As the “Iftar” time approaches, dozens of workers start packing or serving piping hot haleem garnished with special spicy “shorba” or meat broth, caramalised onions, coriander, and slices of lemon.

While haleem was originally made with mutton or beef, it’s now available in other variants — chicken, fish, and even vegetarian.

From old hotels like Madina in the old city to Sarvi, Paradise, Shah Ghouse, all claim to have their own unique taste.

Hyderabad residents say the credit for reviving the popularity of haleem goes to Pista House, a bakery which made a modest beginning in the mid-90s. With aggressive and innovative marketing, it became the biggest maker of haleem in the city. The brand has since gone global with outlets in the United States, Oman and Dubai.

In 2010, it succeeded in getting Geographical Indication Status (GIS) for Hyderabadi haleem, making it the only non-vegetarian Indian dish to get this recognition.

Priced at Rs 160 per plate (300 gram), Pista House’s haleem this Ramadan is available at over 225 outlets across Hyderabad, Bengaluru, Chennai, Vijayawada, and Kadapa, besides all major towns in Telangana.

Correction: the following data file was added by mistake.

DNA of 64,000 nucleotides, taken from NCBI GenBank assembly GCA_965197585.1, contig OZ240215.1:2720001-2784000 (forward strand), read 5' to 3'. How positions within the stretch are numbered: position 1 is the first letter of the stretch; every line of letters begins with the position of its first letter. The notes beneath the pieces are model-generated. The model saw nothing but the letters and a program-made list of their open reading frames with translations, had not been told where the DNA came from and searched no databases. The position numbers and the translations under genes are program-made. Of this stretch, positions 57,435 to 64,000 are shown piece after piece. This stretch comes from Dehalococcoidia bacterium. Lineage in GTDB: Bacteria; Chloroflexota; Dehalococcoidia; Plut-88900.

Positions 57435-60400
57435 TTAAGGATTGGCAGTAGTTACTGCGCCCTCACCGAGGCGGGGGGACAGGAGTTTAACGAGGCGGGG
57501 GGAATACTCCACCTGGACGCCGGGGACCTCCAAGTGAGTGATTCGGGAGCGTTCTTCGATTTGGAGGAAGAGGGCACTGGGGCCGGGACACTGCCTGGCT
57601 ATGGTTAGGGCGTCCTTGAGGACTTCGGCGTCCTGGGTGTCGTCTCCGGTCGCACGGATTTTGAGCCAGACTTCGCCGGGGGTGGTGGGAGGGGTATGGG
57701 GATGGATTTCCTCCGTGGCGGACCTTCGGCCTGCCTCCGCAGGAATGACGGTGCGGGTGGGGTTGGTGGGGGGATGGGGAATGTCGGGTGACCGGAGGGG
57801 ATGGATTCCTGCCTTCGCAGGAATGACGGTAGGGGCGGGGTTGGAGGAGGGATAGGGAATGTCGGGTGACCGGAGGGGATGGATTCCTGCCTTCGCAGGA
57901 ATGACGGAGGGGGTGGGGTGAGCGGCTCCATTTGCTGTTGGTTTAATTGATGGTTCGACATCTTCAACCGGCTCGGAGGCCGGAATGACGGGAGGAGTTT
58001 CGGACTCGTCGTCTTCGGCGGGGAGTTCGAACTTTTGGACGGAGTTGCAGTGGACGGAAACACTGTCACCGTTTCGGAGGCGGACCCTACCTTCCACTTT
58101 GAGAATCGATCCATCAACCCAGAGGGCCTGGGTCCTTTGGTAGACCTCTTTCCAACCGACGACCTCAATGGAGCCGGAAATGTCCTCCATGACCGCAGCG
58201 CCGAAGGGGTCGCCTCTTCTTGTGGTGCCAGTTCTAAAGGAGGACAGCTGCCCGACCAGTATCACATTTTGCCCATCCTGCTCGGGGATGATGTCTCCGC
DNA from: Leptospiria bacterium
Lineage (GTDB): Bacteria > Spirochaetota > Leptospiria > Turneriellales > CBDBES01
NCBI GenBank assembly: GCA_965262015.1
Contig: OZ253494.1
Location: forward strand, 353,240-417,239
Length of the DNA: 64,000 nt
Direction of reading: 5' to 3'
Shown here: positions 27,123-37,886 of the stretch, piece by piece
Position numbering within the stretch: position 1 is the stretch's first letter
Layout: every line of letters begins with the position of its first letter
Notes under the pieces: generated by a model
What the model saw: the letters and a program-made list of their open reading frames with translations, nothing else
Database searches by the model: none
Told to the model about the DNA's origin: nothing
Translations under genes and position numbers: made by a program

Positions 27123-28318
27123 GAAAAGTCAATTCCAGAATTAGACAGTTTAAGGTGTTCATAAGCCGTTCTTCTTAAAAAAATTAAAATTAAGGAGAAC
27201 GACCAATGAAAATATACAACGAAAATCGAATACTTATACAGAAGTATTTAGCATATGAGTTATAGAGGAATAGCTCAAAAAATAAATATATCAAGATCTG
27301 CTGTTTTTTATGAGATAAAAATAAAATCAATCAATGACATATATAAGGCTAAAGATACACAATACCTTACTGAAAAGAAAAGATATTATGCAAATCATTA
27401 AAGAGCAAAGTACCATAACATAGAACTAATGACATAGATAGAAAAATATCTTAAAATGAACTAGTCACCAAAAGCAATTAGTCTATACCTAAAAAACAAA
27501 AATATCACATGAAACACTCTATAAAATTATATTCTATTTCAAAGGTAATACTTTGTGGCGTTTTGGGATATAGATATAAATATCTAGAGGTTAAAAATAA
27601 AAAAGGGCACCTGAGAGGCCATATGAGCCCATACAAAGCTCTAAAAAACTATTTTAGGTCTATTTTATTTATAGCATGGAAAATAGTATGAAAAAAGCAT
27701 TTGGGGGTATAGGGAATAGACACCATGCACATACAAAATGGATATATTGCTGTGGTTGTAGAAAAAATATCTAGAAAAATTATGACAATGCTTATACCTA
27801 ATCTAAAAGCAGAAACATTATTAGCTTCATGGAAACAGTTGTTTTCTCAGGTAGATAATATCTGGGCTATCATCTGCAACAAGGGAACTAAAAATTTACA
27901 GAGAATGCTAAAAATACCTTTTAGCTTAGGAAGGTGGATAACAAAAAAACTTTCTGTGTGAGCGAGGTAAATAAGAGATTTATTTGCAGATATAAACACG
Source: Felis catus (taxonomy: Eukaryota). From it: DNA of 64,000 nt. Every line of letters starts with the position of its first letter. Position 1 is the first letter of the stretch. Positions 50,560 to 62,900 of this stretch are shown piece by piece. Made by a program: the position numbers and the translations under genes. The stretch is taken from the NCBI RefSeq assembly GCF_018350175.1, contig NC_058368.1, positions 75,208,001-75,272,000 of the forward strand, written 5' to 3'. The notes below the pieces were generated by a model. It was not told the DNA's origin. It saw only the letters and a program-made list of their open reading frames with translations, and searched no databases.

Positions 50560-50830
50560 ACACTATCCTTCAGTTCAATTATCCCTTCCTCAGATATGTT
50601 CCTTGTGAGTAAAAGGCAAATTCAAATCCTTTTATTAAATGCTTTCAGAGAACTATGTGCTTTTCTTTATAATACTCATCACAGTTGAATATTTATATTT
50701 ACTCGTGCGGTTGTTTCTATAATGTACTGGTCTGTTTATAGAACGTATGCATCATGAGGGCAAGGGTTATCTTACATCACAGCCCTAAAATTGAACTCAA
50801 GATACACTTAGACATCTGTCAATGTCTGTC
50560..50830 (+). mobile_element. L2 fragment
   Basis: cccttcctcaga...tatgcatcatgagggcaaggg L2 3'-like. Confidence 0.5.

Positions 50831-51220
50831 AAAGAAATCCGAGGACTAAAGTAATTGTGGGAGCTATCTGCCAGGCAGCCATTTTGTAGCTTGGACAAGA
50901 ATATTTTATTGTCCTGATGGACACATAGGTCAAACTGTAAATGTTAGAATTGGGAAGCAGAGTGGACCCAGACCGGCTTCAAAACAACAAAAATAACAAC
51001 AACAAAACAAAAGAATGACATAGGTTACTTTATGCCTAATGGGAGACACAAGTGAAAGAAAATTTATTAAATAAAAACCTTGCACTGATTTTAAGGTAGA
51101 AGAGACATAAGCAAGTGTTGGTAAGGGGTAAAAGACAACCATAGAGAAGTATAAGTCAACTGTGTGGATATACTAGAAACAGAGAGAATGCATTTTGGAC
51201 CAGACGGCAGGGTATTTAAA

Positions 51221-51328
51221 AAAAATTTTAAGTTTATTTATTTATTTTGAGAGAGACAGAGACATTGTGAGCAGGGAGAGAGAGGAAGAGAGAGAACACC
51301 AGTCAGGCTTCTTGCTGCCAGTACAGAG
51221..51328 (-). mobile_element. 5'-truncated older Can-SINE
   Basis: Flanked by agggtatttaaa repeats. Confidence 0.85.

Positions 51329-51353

Pista House, which also offers an innovative “diet haleem” and “organic haleem”, was this month invited by the European Union Intellectual Property Office to showcase Hyderabadi haleem at the Thailand Food Exhibition ‘THAIFEX 2017’ in Bangkok.

“It is a rare honour and great recognition for us,” Pista House owner M.A. Majeed said.

Telugu360 is always open for the best and bright journalists. If you are interested in full-time or freelance, email us at Krishna@telugu360.com.

Go Gaga Over Haleem


  Set in the midst of southern part of India, Nawabi City Hyderabad is not only famous for yummy biryani, Irani chai and pearls but even for its uncompromisingly delicious Haleem. Available only for forty days, in Ramzan season, Haleem is an important dish that paved way into the hearts of hardcore Hyderabadis.

A general walk in the bustling streets of Hyderabad in the evening hours will introduce you to small illuminated tents erected on big ovens. Usually found in every nook and corner of the city, these are places where you get the yummy Haleem.

If you are wondering what Haleem is all about, then let us tell you that it’s a non-vegetarian Hyderabadi dish  prepared with chicken/mutton, wheat flour and lentils. The crushed meat is put into the oven and cooked for nearly ten hours while adding up the spices and flour. Haleem specialists beat this dish with logs while its under preparation to ensure that the meat is mixed with flour and mentils. After properly cooked, it becomes a porridge. Fried onions and shorba (thick soup) are added to make the dish even more tastier.